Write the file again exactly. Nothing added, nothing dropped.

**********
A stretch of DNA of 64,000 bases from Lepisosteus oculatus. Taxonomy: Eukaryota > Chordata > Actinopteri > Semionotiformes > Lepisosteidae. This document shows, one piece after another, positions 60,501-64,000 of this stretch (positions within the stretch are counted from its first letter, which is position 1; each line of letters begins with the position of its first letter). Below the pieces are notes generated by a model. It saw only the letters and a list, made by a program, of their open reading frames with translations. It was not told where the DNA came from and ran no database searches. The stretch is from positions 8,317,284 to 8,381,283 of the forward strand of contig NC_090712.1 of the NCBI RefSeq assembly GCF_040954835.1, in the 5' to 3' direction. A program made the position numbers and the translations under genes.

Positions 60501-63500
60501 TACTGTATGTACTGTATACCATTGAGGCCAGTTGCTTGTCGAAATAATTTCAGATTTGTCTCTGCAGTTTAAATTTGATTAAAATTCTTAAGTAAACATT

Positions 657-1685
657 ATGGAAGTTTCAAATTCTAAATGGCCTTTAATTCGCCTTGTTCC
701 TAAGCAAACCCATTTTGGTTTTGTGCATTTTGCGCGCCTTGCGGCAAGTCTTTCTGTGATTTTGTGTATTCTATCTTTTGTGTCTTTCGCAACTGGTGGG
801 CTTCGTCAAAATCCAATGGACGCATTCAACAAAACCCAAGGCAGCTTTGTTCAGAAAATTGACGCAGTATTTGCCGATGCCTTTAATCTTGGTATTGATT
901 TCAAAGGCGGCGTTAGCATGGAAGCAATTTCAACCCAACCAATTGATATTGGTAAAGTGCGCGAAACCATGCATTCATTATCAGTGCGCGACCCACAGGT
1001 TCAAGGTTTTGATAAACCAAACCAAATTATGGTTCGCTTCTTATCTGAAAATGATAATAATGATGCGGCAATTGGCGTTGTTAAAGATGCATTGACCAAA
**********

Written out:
A stretch of DNA of 64,000 bases from Lepisosteus oculatus. Taxonomy: Eukaryota > Chordata > Actinopteri > Semionotiformes > Lepisosteidae. This document shows, one piece after another, positions 60,501-64,000 of this stretch (positions within the stretch are counted from its first letter, which is position 1; each line of letters begins with the position of its first letter). Below the pieces are notes generated by a model. It saw only the letters and a list, made by a program, of their open reading frames with translations. It was not told where the DNA came from and ran no database searches. The stretch is from positions 8,317,284 to 8,381,283 of the forward strand of contig NC_090712.1 of the NCBI RefSeq assembly GCF_040954835.1, in the 5' to 3' direction. A program made the position numbers and the translations under genes.

Positions 60501-63500
60501 TACTGTATGTACTGTATACCATTGAGGCCAGTTGCTTGTCGAAATAATTTCAGATTTGTCTCTGCAGTTTAAATTTGATTAAAATTCTTAAGTAAACATT

Positions 657-1685
657 ATGGAAGTTTCAAATTCTAAATGGCCTTTAATTCGCCTTGTTCC
701 TAAGCAAACCCATTTTGGTTTTGTGCATTTTGCGCGCCTTGCGGCAAGTCTTTCTGTGATTTTGTGTATTCTATCTTTTGTGTCTTTCGCAACTGGTGGG
801 CTTCGTCAAAATCCAATGGACGCATTCAACAAAACCCAAGGCAGCTTTGTTCAGAAAATTGACGCAGTATTTGCCGATGCCTTTAATCTTGGTATTGATT
901 TCAAAGGCGGCGTTAGCATGGAAGCAATTTCAACCCAACCAATTGATATTGGTAAAGTGCGCGAAACCATGCATTCATTATCAGTGCGCGACCCACAGGT
1001 TCAAGGTTTTGATAAACCAAACCAAATTATGGTTCGCTTCTTATCTGAAAATGATAATAATGATGCGGCAATTGGCGTTGTTAAAGATGCATTGACCAAA